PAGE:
When we talk about the authority of the Bible, what we are really talking about is that we believe all authority resides with God, and that God has divested said authority into the pages of the Bible. In other words, many Christians would stop calling the Bible “authoritative” if they stopped believing that God is its Divine Author. It’s not so much that the Bible has authority as it is that God has authority, and many Christians then believe we receive that authority via the Bible.

(Side note: when you actually read the Bible you discover that if/when God does something like “granting authority” it is always done on behalf of humans. In other words, human beings become the vessel for God’s authority, not ink on a page. But maybe we’ll save that for another day/post).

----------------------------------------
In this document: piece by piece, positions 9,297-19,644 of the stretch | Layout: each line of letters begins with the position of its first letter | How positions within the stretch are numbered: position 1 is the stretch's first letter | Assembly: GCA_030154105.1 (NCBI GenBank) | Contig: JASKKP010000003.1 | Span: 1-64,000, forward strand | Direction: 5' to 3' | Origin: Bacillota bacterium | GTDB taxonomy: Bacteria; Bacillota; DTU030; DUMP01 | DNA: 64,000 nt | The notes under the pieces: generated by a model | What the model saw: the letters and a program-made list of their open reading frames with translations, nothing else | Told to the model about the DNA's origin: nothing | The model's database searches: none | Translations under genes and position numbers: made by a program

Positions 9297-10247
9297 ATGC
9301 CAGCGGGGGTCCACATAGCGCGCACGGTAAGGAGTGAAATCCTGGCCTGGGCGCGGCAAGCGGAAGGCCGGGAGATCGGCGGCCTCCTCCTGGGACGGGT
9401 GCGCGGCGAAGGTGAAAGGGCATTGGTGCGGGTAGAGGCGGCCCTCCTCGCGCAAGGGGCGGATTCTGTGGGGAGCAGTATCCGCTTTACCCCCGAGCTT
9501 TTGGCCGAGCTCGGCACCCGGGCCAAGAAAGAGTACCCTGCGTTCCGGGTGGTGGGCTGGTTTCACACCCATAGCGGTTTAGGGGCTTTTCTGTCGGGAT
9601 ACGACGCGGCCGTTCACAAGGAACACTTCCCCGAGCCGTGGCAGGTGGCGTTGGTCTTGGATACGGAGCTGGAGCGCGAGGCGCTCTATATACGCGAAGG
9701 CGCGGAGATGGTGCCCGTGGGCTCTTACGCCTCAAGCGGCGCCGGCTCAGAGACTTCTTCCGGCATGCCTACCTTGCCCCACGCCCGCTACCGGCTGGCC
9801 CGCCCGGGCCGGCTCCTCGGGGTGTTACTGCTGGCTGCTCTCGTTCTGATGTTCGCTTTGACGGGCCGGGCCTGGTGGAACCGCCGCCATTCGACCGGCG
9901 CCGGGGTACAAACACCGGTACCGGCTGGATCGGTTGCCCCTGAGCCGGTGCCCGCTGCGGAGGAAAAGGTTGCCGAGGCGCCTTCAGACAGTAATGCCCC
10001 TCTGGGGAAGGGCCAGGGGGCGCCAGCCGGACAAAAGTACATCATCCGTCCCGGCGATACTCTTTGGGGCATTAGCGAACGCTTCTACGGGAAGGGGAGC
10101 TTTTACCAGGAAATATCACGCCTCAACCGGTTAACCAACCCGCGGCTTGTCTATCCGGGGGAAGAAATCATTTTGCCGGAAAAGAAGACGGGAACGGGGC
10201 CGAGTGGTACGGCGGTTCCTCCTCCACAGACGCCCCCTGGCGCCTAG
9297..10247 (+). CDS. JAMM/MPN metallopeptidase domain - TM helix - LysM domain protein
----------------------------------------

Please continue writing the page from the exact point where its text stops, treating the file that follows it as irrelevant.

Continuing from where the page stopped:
If a person’s belief is that every word in the Bible is literally as-though-written by the actual Creator of the Universe, then, well, I’m not sure we have much to talk about. Because I can’t, for the life of me, see how that position makes any moral or logical sense. The sheer number of times in the OT, for example, where “God” commands people to murder should alone be enough to stop the hyper-literal Bible reader in their tracks. For reals, though, either you believe that God is cool with killing innocent people (even to the point of ordering Israel to do the same), or, you acknowledge that something else is going on. Wherever you read “God” committing and commanding what can rightly and obviously be called evil and wicked acts, I’m telling you, that’s not God. Maybe it’s just me, but I reject the idea that God is a murdering Deity who permits himself (and sometimes humans) to act in evil and unjust ways. If you want to believe in a god like that, I suppose that’s your right, but for God’s sake (literally) stop thinking you’re talking about the same God that Jesus worshiped, and that the NT said Jesus was an “exact representation” of.